Our theme for today’s message in this series on the life of King Hezekiah, is “God Almighty and Hezekiah’s sickness and healing.” A brief reference is found in II Chronicles 32:24 but II Kings 20 and Isaiah 38 give us many more details. And truly how instructive and God-honoring and faith-building this story is. There is something important that we need to consider before we look at Hezekiah’s sickness, and that is, when did this actually happen in his life? The way the story is told in both II Kings and Isaiah you might think his sickness came years after the troubles with King Sennacherib and the Assyrian threat. But the reality is, Hezekiah became deadly ill probably right after the major defeat of the Assyrians as we learned about last time. We say that on the basis of the first phrase in II Kings 20, “in those days”. The chapter before was telling about the defeat of Sennacherib and his army with the 185,000 soldiers killed by one angel of the Lord. And now we are told, “in those days” this also took place, and the text tells about this sickness of Hezekiah. What confirms the timing of this serious sickness of his is the fact that with the miraculous healing we know the LORD also promised him another 15 years of life. We learned last time that the major battle or threat of the Assyrians came right in the middle of his reign as brought out both in II Kings 18:13 and Isaiah 36:1. There we read, “Now in the fourteenth year of King Hezekiah did Sennacherib king of Assyria come up against all the fenced cities of Judah and took them.” So what is most likely the case then is that right after the great God-given victory over the Assyrians, suddenly King Hezekiah becomes very sick. And what a trial that was again. As one put it: …having scarcely reached the shore from one shipwreck, suddenly [he] fell into another equally dangerous.” Yes the grim reaper of death would come and take Hezekiah now too, not by Sennacherib but by sickness. In connection with this fact of sudden sickness in his life, I want to give you here the commentary of John Calvin. He writes, in reference to Hezekiah going from one crisis to the next: Let us therefore remember that believers must endure various temptations [and trials], so that they are assailed sometimes by wars, sometimes by diseases, sometimes by other calamities, and sometimes one calamity follows another in unbroken succession, and they are laid under the necessity of maintaining uninterrupted warfare during their whole life; so that, when they have escaped from one danger, they are on the eve of enduring another. They ought to be prepared in such a manner, that when the Lord shall be pleased to add sorrow to sorrow, they may bear it patiently, and may not be discouraged by any calamity. If any respite [rest] be allowed, let them know this is granted for their weakness, but let not a short truce lead them to form a false imagination of a lengthened peace; let them make additional exertions, till, having finished the course of their earthly life, they arrive at the peaceful harbour. What a reality check here is given us, something to learn also just from the fact of this deadly illness coming over Hezekiah so soon after dealing with the Assyrian crisis. We live in times when we so easily can think that we are owed a smooth sailing throughout our lives. But the truth is, every day of our earthly journey, especially also for God’s people, life is full of challenges and trials and battles of one kind or another. At least if we will live faithfully and fruitfully unto the Lord in our generation and for the generations following. When you read the life stories of John Calvin and the reformers, you learn too how many trials they endured, one after the other, as servants of the Lord, seeking to live in wholehearted devotion to God, obeying His holy, infallible, inspired word. With this introduction, come now with me, along with the prophet Isaiah, to the sickbed of Hezekiah. How wonderful, by the way, when trials come, and God sends His servants, pastors, elders, and fellow Christians, to come and visit with you. What better then to have the ministry of the LORD with you in whatever trials and hardships or good times you and I may go through. In this case King Hezekiah is sick, very sick. And the prophet Isaiah, hearing about it, visits with the king, likely, as the text implies, sent to minister to him by the Lord Himself. But it is not happy news Isaiah has to bring. For what does the prophet say to King Hezekiah? You are going to die, dear king, this sickness is a sickness unto death. “Set your house in order; for you shall die, and not live.” How solemn that is. And imagine being told this so directly, so definitely. We all know that one day we will die but to be told death is coming shortly; you won’t get better again, you'll soon breathe your last, yes, you won’t live much longer; get ready to die, that is hard news to take in. How does Hezekiah respond? We are told it fills him with grief and sorrow, and “Hezekiah wept sore” it says in Isaiah 38:3. Literally the text reads, “Hezekiah wept with great or much weeping”. When the text mentions Hezekiah turned his face to the wall, that should tell us he spent time alone with God in fervent prayer, pouring out his sadness and deep grief to the Lord. Hezekiah was so sad that so early in life he would have to die, when just 39 years old, and that right in the heart of his reign as king of Judah. Hezekiah had in mind so much more work to be done in bringing the kingdom of Judah back to God and the true worship of Him and living for Him. Why would the LORD now cut short his life, when in all his reign his desire was to glorify God and to bring the people in submission to His word and will? Can you hear Hezekiah’s moans and groans in his weeping before the LORD? In Isaiah 38:14, in reflection himself, Hezekiah had written, “Like a crane [a whooping crane] or a swallow, so did I chatter: I did mourn as a dove: mine eyes fail with looking upward: O LORD, I am oppressed; undertake for me.” When you read all Hezekiah’s later reflections on this time in his life, it is clear too that he was conscious of his own sins and sinfulness and he speaks of all his sins in Isaiah 38:17. With his prayer to God as expressed in II Kings 20:3 and Isaiah 38:3 about walking before God in truth “and with a perfect heart”, he was not pleading ‘sinless perfection’ on his part. No, he was pleading, only by God’s grace, his life of covenantal obedience and seeking in all matters to live in integrity before God and others. Did God not promise His care and keeping of the righteous? So why now was his life being cut short? In his grief with the news of his death coming soon he was thinking of God’s displeasure upon him in one way or another still, and this too greatly adds to his sorrows. Something else to note, reading Hezekiah's whole story, it seems at this point he had no heir to the throne yet. Three years later Manasseh would be born, whom we know became king after Hezekiah. But that was three years away. And the issue here was not first for Hezekiah to have a son, but thinking of the promise of God that always there would be kings from the house of David on the throne. What would happen to that promise, ultimately in fulfillment by the great Son of David, the Messiah King to come, if Hezekiah now would die childless with no heir to the throne? You see, all this and more no doubt was involved in his outpouring of sorrow and grief before the LORD being told by Isaiah as God’s spokesman he would not get better but would die. How instructive to read this response of Hezekiah to this sad news! What do we do with whatever sad news comes our way, whether in regards to ourselves, or to loved ones, or difficult situations in family or church or country or world? Is your first and primary refuge in time of need the LORD? Isn’t this what the Bible urges from the first chapters in Genesis and all throughout till the last chapters in Revelation? In Psalm 50:15 you have that urgent invitation from the LORD, “And call upon me in the day of trouble: I will deliver thee, and thou shalt glorify me.” Psalm 46:1 declares the testimony of God’s people, “God is our refuge and strength, a very present help in trouble.” Is this your and my testimony too by God’s grace, as confessing Christians in our day? If it is not so, will you not learn from our text passage that there is no better or greater Hearer of prayer than God the LORD, and no better or greater Helper either. Here I come also to the next main point, considering not just the sad news with Hezekiah’s sickness, but listen now to the good news with his healing. We are told that upon Hezekiah’s prayer and plea before the LORD, God again sends Isaiah back to him. And this time the prophet may come with more happy news indeed. For we are told God heard his prayer and would answer it positively in restoring him to good health and indeed, giving him another 15 years to live. It is not quite clear how much time there was between the two visits of Isaiah to Hezekiah. The passage in II Kings suggests and implies, however, it wasn’t too long a time. After the first visit Hezekiah broke out in private personal prayer and petition before the LORD, and it seems from the text in II Kings 20:4 that even before Isaiah had made it to his own home again, he was being sent back to the king. The LORD tells Isaiah according to II Kings 20:5-6, “Turn again, and tell Hezekiah the captain of my people, Thus saith the LORD, the God of David thy father, I have heard thy prayer, I have seen thy tears: behold, I will heal thee: on the third day thou shalt go up unto the house of the LORD. And I will add unto thy days fifteen years; and I will deliver thee and this city out of the hand of the king of Assyria; and I will defend this city for mine own sake, and for my servant David’s sake. And Isaiah said, Take a lump of figs. And they took and laid it on the boil, and he recovered.” What a turnaround for King Hezekiah! You may ask, why would the LORD have let him go through such a trial even unto death, and then upon prayer turn around and spare his life, giving him another 15 years of life? Isn't one reason this, that here we see someone pleading in prayer to God and God hearing that prayer. Just to promote true prayer to God, this history about King Hezekiah in a time of great need in his life speaks volumes. Too often we can think and act as if the LORD really doesn’t hear us when we pray and He doesn’t truly care. But as one commentator so beautifully put it in this connection, Apparently [yes, learn this from our text] the LORD loves to lift our anguish. Our prayers matter to him. Truly, the LORD hears our prayers and as the psalmist of Psalm 116 states, “He inclines his ear” to us when we pray. The one true God is not reluctant nor uncaring or unable to help. Here the lines of John Newton come to mind... “Come my soul, thy suit [need] prepare: Jesus loves to answer prayer, He Himself has bid thee pray, therefore he will not say thee, nay. Thou art coming to a King— large petitions with thee bring; For His grace and power are such, none can ever ask too much! Something else about why God let this all happen to Hezekiah is so we might see again and learn more what a gracious and great and glorious God is the LORD God of the Bible! For think how the LORD not only in an almighty way miraculously heals Hezekiah but He remembers His covenant promises and gospel promises. Notice the reference to David by Isaiah in Isaiah 38:5 - Isaiah there calls God - "the God of David". Why? Because God had promised David that of his family line the promised seed would come and one day the great Son of David, the Royal Messiah Himself, would be born. And Isaiah's mention of David brings all that to mind. And with God's answer don’t we see God seeking and showing to be faithful and true to His covenant promises? Notice too that while His faithfulness to His promises is not dependent on the prayers of His people, yet He will make use of the prayers of His people in the fulfillment of His promises. Oh, how reliable God is in Himself but how He teaches us here He delights in the prayers of His people and He works also through and in line with the His people calling upon Him and pleading His promises and His word in all their needs. In Isaiah 38:9-20 we are given a whole song of prayer that Hezekiah wrote out in reference to his sickness and healing before God and surely it is meant to teach us that God is so great and faithful and good and kind. And how good and right it is ever to rely on Him and to devote ourselves to Him in all our ways. In the last verse of that thanksgiving song Hezekiah testifies, “The LORD was ready to save me: therefore will we sing songs to the stringed instruments all the days of our life in the house of the LORD.” Thinking of God’s greatness through this whole event, there is not just the miraculous physical healing of Hezekiah to consider. But notice what greater good news Hezekiah so rejoices in as expressed in Isaiah 38:17. “Behold for peace I had great bitterness. But thou hast in love to my soul delivered it from the pit of corruption: for thou hast cast all my sins behind thy back.” Isn’t that the best news ever? With the LORD there is forgiveness of all our sins, and with God is victory even over death. Hezekiah could not understand this gospel as clearly as we can in our New Testament age but he knew enough that, as the psalmist testified in Psalm 130, “With the LORD is plenteous redemption” for His people, for all who call upon God in repentance and faith. We know that ultimately this all could be so and is truly so till the last day because of Christ’s coming to this earth, sent of the Father and anointed by the Holy Spirit to serve as Saviour of sinners. What a perfect precious all powerful Saviour and refuge we find with the LORD, the God of Abraham, Isaac, and Jacob, and yes, of David and of Hezekiah too, and indeed for all who trust and follow Him. So the good news God sends through Isaiah shows how the LORD is the prayer-hearing God and a prayer-answering God. It shows too the great graciousness and goodness of God in faithfulness to His covenant promises and the full salvation He would bring in and through Jesus Christ, the crucified and risen Saviour of sinners. On top of all this there is yet something else so wonderful and reassuring to be said. Wouldn’t you agree this whole part of Hezekiah’s life, his sickness and healing, by God’s mercy, shows so much as well the almighty strength and power of God? The Lord gave the healing and then He was pleased also to use some figs as a medicine or salve to further restore to health the open sores from the sickness. But not only that, even more yet, there is in this case also the amazing sign of the sun’s shadow going back ten degrees, or literally ten steps on the sundial. And here think of a mound in an open area with steps on all sides and the shadow from the sun falling on those steps as the day progresses. We are told in II Kings 20:11 that Hezekiah’s father, Ahaz, had made this clock system, maybe in a park of some kind. When Hezekiah asked for a sign that God would heal him and restore him to full health, it was not from lack of faith but in faith and for more confidence in God and His word. For we need to realize here the Lord’s promise of healing was not only surprising but staggering seeing Isaiah had just said that not only would Hezekiah be healed quickly but completely and on the third day he could go to the temple again to worship the LORD. So a sign was requested to build Hezekiah's confidence in this promise of God. And apparently from II Kings 20:9 we learn Hezekiah is given a choice. What shall God do for a sign for Hezekiah? Have the shadow go forward ten steps or backward ten steps; ten steps up or ten steps down? Hezekiah reasons, mistakenly, that it is more significant to see the shadow go backward ten steps than forward ten steps so he asks what he thought would be the harder. In response to Isaiah’s prayer to God to do so, the shadow in an instant of time fell back ten steps instead of forward. We cannot be sure of what this exactly all means, but that it was no natural affair and another great miracle of God almighty is clear. Doesn’t it help bring out how God will stop at nothing to be the helper and comforter of His people, and He is mighty to save and ready to help all who trust and follow Him? And again in our New Testament age we can know this so much more, or not? Truly in and through Christ Jesus, the Saviour of sinners, the Royal Seed of David also through the line of Hezekiah, God is able and willing to do exceeding abundantly above all that we can ask or think in regards to all our needs for body and soul, and in life and death and for time and eternity. All God’s people, saved by grace through faith in Christ, will say in glory: …the half hasn’t been told us, about the fullness and preciousness of our Saviour God and His salvation and provision for us! It is unbelievable; it is tremendous! All praise and glory and thanksgiving be to our God Triune, Father, Son, and Holy Spirit, for ever and ever. Will you be there too in that final day among the assembly of the redeemed, saved by our Saviour God as revealed in the crucified and risen Saviour of sinners, Jesus Christ the LORD? To help answer that question let us move to our third and last main point. God almighty and Hezekiah’s sickness and healing has been our theme. We have thought about the sad news with his sickness, then the good news with his healing, and now the great news with his remaining years. Here let me just highlight the great news, something easily missed, how in addition to the healing and confirmation of complete healing with a special sign the Lord also gave the additional promise as told in II Kings 20:6. What does God promise Hezekiah there? The LORD promises further complete success and triumph over the Assyrians. How reassuring wouldn’t that be for King Hezekiah, even after the great victory over the Assyrians earlier? To know from God we may have victory over our enemies in life, how comforting this is, surely! But here I want to bring out how with the great news with Hezekiah’s remaining years, those extra fifteen years given to him, we learn from the whole event and all that Hezekiah wrote about it too that he wanted those years to be all in devotion and service to the LORD. His song of praise in Isaiah 38 certainly testifies to this. Hezekiah had asked to live longer not because he wanted to enjoy life for himself but for the kingdom of God and service to the LORD. And this is a mark of true faith and repentance before God. Where that is present in our lives, there is the fruit by God’s grace of wanting to live a life of thankful obedience to God’s praise and honor and for our neighbor’s good, seeking to be a light for the gospel to the world around us. Is this your response for all the mercies and benefits and multitude of loving-kindnesses shown to you? Serving the gods of this world brings us no true help and no eternal deliverance and no ultimate hope. But trusting and following the one true God as revealed in Scripture and the Saviour is the way of true and everlasting blessing and being a blessing in our generations and following to the praise of God and the wellbeing of all around us. This contrast comes out also when Isaiah ends chapter 37 with Sennacherib in his idol temple worshipping a false god and being murdered by his own children. Meanwhile, Isaiah 38 ends with Hezekiah wanting to go to, and be in, the house of the LORD to worship Him in and through whom he found life, abundant life and even eternal life. Hezekiah’s life story, including this part about God almighty and his sickness and healing, shows so clearly that when we are in the way of grace then there is also this God-worked desire and fruit of grace, that desire and resolve to live for God’s glory and praise and the extension of His church and kingdom. Let no one deceive themselves in thinking you can be saved still without any care and prayer to live sanctified godly lives before God and our neighbor. May God bless this word by His Holy Spirit, that we not only learn the gospel lessons from Hezekiah’s life for ourselves personally but that we live to help promote His gospel cause and His church and kingdom in line with all His holy word and will in Christ Jesus. Isn't He again calling us to all this? May none of you disregard His call, but respond to it even now, for who knows how suddenly we may fall sick unto death or meet death suddenly with no warning at all. He that has an ear to hear, let him hear. Amen. Hans Overduin, Radio Pastor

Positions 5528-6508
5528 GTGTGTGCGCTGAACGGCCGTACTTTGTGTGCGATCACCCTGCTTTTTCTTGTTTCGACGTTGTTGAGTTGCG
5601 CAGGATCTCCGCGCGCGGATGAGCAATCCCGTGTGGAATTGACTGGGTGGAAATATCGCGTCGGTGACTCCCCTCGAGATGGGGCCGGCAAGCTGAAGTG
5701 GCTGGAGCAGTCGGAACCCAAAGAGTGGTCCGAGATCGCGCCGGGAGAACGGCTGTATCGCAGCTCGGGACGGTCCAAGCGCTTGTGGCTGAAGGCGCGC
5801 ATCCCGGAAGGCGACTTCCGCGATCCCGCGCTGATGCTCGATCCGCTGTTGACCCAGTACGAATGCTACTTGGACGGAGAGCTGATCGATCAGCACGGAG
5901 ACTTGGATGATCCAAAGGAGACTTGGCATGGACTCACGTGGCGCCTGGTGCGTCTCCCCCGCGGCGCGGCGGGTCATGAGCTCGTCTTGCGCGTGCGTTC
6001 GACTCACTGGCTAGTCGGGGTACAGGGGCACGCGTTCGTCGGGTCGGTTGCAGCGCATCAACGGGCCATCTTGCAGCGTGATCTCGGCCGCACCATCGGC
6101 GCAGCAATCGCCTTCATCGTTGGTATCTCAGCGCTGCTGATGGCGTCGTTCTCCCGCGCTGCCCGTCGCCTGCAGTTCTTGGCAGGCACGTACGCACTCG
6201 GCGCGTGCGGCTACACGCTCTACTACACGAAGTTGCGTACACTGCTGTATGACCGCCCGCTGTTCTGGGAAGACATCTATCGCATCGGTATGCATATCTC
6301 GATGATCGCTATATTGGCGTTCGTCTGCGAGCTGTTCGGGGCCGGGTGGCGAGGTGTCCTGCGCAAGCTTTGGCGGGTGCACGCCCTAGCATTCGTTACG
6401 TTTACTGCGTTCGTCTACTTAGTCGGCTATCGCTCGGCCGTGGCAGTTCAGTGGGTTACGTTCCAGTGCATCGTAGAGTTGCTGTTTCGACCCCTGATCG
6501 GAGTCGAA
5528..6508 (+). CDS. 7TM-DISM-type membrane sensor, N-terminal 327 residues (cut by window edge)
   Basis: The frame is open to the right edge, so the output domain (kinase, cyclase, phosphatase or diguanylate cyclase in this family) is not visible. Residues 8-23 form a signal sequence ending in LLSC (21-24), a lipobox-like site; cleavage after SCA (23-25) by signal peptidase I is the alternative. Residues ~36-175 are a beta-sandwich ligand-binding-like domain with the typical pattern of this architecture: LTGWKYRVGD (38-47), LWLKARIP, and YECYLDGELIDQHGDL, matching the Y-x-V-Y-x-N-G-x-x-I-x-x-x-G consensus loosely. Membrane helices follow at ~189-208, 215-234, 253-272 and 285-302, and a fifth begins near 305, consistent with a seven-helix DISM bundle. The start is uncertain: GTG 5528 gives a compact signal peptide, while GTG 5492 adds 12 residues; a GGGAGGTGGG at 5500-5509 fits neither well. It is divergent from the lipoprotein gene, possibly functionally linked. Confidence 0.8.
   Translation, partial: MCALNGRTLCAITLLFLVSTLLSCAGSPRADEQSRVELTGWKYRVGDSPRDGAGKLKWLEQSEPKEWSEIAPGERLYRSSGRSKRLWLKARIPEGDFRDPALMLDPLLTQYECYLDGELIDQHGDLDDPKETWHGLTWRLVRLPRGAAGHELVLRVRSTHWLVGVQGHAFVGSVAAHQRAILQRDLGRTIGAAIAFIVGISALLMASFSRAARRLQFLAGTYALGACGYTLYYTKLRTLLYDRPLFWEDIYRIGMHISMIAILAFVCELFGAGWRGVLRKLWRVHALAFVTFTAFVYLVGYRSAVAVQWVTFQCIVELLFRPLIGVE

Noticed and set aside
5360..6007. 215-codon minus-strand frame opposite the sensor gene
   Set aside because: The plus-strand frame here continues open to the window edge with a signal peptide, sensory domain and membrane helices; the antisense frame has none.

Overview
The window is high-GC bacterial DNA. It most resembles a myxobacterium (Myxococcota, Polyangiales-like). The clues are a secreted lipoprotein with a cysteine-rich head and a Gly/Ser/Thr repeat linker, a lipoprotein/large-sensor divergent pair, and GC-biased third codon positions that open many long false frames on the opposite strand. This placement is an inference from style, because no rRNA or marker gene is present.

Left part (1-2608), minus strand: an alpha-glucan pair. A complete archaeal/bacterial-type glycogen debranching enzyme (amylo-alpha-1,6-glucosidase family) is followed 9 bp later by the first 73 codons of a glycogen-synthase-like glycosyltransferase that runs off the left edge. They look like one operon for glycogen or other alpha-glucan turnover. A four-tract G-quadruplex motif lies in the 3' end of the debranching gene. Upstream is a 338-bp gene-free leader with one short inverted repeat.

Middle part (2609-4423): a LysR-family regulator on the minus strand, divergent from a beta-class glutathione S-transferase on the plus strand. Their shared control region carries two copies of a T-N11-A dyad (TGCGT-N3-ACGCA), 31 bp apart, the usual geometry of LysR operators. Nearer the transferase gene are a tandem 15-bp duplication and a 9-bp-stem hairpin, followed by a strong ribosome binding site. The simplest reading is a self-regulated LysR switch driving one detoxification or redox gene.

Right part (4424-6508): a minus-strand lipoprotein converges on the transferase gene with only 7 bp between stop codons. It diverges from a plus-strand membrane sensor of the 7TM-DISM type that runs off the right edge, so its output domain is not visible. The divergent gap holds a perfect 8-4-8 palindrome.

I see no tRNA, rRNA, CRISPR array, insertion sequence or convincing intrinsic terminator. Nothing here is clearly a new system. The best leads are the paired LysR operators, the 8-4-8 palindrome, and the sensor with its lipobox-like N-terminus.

Read 5286 times

We have 1958 guests and no members online

© Free Reformed Churches of North America